Investigators have several design, measurement, and analytic tools to detect and reduce bias in epidemiological studies. One such approach, “negative controls,” has been used on an ad hoc basis for decades. A formal approach has recently been suggested for its use to detect confounding, selection, and measurement bias in epidemiological studies.1,2 Negative controls in epidemiological studies are analogous to negative controls in laboratory experiments, in which investigators test for problems with the experimental method by leaving out an essential ingredient, inactivating the hypothesized active ingredient, or checking for an effect that would be impossible by the hypothesized mechanism.1 A placebo treatment group in a randomized trial is an example of a negative control exposure (leaving out an essential ingredient) that helps remove bias that can result from participant or practitioner knowledge of an individual’s treatment assignment—the placebo treatment is susceptible to the same bias structure as the actual treatment but is causally unrelated to the outcome of interest.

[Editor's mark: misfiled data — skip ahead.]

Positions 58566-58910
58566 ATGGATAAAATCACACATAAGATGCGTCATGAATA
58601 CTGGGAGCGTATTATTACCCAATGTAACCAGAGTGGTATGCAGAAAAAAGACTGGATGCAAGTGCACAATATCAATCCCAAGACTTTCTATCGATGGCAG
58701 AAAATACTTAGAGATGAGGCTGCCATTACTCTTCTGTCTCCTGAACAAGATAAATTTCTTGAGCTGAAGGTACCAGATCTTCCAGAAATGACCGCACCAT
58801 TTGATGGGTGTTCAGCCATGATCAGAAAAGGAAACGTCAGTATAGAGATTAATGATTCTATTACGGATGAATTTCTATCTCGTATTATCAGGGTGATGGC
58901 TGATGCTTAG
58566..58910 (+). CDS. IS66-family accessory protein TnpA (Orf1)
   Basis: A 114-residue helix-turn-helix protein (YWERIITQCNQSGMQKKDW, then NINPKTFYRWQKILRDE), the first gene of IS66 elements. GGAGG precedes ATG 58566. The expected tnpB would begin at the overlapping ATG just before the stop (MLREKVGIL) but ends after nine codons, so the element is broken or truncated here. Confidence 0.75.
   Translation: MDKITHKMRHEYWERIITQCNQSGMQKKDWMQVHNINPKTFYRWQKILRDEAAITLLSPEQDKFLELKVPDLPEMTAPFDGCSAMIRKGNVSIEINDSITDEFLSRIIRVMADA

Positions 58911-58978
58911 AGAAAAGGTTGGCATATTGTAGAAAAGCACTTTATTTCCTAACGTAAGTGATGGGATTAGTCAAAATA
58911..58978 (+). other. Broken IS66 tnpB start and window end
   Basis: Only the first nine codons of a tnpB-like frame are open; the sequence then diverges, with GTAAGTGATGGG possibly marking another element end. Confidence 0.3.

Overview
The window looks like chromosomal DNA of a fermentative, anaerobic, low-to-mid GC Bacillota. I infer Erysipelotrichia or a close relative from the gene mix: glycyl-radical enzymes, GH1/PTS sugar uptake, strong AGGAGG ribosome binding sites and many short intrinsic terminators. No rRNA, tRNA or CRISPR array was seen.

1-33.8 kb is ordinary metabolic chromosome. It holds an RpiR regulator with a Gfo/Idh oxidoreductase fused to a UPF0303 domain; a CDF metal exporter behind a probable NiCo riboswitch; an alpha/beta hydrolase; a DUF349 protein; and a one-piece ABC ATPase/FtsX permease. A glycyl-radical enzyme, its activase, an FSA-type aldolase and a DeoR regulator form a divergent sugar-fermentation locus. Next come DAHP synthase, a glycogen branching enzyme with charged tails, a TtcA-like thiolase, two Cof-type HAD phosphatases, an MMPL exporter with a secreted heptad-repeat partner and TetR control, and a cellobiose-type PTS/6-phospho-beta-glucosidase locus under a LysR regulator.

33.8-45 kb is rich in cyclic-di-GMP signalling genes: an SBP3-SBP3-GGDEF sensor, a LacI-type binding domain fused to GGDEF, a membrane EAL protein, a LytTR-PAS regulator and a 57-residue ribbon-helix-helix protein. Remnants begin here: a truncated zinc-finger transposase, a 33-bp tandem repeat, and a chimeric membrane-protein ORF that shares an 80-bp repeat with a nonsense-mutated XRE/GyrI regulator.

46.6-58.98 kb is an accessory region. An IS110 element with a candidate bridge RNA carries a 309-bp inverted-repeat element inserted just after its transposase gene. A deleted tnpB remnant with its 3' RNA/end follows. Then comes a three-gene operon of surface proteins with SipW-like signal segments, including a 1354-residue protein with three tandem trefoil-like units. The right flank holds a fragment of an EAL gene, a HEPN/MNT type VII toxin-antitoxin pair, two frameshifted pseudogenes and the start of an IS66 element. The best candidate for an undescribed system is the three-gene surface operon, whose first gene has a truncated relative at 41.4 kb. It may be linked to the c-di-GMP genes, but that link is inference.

Arnold BF, Ercumen A. Negative Control Outcomes: A Tool to Detect Bias in Randomized Trials. JAMA. 2016;316(24):2597–2598. doi:10.1001/jama.2016.17700
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